Linquify Project Architecture and File Descriptions

The above solution architecture offers 3-tiers: The user interface HelloWorld, the Types library HelloWorld.Types, and the database layer HelloWorld.DB. All database calls from the user interface go through your business layer and/or the Types library. This separation of layers allows easy inclusion in a variety of architectural patterns, such as the Repository pattern or Manager classes as needed. A detailed description of the Linquify project files are shown below:

Project HelloWorld

This is your main program and user interface layer. This can be a console application or ASP .NET web application. This project will reference your business layer library or the generated Types library to access the database. Program logic and control stems from this project.

Project HelloWorld.DB

This is your database layer project. This project contains your LINQ to SQL DBML file, your Entity Framework EDMX file, or your DbLinq generated LINQ to SQL file. This project provides a clear layer of separation from your user interface, business layer, and Types library. Note, while an app.config file may be generated from the ORM tools and placed in this project, you will need to copy the values in the app.config over to your main HelloWorld project so it can access the file and connection strings, as the main project runs in the context of the main project’s folder.

Project HelloWorld.Types

This is your Types library, containing business objects to represent the database layer. This project is automatically generated by Linquify and contains the files needed to access the database or extend your business objects. The files generated are as follows:

HelloWorld.Types

  • GeneratedTypes
  • BaseTypes
  • UserTypes
    Person.cs

Folder BaseTypes

This folder contains the lowest level business objects, next to the database, for accessing database calls and LINQ or Entity Framework connectivity. These classes contain private members for tracking dirty flags on each class property (to know which fields to update on SQL queries etc). You should never modify files in this folder. Any time you re-generate with Linquify, these files will be overwritten.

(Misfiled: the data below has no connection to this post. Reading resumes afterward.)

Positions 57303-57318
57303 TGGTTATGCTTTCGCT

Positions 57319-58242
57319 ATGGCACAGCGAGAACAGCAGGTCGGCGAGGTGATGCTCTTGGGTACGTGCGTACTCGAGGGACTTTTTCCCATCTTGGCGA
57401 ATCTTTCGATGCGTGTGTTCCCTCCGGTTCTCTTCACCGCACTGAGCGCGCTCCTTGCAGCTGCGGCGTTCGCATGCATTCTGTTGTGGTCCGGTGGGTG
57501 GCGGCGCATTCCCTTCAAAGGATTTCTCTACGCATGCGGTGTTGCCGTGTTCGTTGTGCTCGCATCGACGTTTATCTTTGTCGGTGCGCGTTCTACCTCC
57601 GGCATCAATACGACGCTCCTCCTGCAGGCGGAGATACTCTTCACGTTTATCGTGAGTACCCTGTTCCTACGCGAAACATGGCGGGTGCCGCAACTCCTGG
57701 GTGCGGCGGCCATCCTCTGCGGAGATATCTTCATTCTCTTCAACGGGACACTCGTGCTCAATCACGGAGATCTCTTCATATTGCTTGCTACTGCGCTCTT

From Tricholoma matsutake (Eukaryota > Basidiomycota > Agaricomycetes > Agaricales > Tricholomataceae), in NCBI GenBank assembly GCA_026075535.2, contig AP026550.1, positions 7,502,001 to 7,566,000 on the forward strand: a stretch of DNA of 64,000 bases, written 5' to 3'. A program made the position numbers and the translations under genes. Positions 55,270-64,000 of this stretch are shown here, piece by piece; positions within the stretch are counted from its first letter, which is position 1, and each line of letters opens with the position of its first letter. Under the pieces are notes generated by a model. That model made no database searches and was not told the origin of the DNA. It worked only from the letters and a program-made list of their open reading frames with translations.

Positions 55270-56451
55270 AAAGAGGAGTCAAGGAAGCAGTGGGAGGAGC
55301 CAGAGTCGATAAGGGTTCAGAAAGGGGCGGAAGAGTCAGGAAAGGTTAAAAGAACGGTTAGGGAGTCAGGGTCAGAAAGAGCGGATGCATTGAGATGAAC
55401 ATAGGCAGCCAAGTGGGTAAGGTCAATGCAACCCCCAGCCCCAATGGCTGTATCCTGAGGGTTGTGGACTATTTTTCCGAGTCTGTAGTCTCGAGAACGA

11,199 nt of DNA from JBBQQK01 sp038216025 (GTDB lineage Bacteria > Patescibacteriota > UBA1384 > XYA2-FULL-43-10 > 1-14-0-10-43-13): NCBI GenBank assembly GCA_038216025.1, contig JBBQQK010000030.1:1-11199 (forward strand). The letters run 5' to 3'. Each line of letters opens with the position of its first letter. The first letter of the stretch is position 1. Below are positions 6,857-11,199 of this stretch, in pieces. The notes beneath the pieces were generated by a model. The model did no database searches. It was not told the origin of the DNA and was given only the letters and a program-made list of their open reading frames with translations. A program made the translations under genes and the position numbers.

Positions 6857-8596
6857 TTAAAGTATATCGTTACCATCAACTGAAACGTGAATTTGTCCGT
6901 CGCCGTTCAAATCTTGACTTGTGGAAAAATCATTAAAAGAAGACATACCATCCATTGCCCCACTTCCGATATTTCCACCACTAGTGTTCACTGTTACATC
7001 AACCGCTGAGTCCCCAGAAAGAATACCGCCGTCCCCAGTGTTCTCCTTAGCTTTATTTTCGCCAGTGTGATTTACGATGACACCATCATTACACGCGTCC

Folder UserTypes

This folder contains light-weight business objects (or Data Transfer Objects DTO), available to the user for manipulating the database. These light-weight business objects can be passed throughout your application, in the web application Context, Session, business class methods, etc., and provide the main database access for your solution. You should never modify files in this folder. Any time you re-generate with Linquify, these files will be overwritten.

Class Person.cs

This is a partial class for your light-weight business object (DTO). These files are automatically generated by Linquify, the first time ran, and allow you to customize the business object functionality to add custom data access methods and extend your business class. The following overriddable methods exist:

OnSave(): occurs before the Save method of the business object completes
OnSaveComplete(): occurs after the Save method of the business object has completed
OnDelete(): occurs before the Delete method of the business object completes
OnDeleteComplete(): occurs after the Delete method of the business object has completed
OnInitializeComplete(): occurs after the Load method of the business object has completed

Using these overridable methods, you can extend the functionality of the business classes to embed related business objects (see the Person and Address example above) or to add your own custom methods, LINQ code, and business rules.

Full Support for Entity Framework Foreign Keys

Linquify 1.6 and above includes full support for foreign keys with both LINQ to SQL and the Entity Framework. Note, the the Entity Framework in .NET 3.5 has limitations with foreign keys, as they are not included in the default Entity Framework generated schemas. Linquify resolves this by including foreign keys in the generated type classes and mapping them directly to the Entity Framework foreign key relation objects. This gives you support for getting and setting foreign keys with the Entity Framework with no hassle, allowing you to write code with the Entity Framework, as follows:

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Person person = new Person();
person.PersonId = 100; // Assign a primary key for this person
person.AddressId = 30; // Assign a foreign key for this person's address, AddressId
person.Save(); // The person will be saved with a foreign key value for AddressId

Manually Installing the Add-in for Visual Studio 2008 / 2010 / 2012

The Linquify installer should create a Visual Studio 2008/2010 add-in automatically upon installing. However, if you do not see the Linquify toolbar option under the Tools menu in Visual Studio, follow these steps to create the add-in manually.

1. Run Visual Studio and click the menu Tools->Add-in Manager. If you see an available add-in for Linquify, checkmark the box and click OK. You can now click Tools->Linquify to run the generator. If you did not see a Linquify add-in option inside the Addin Manager, follow the steps below to manually install the add-in.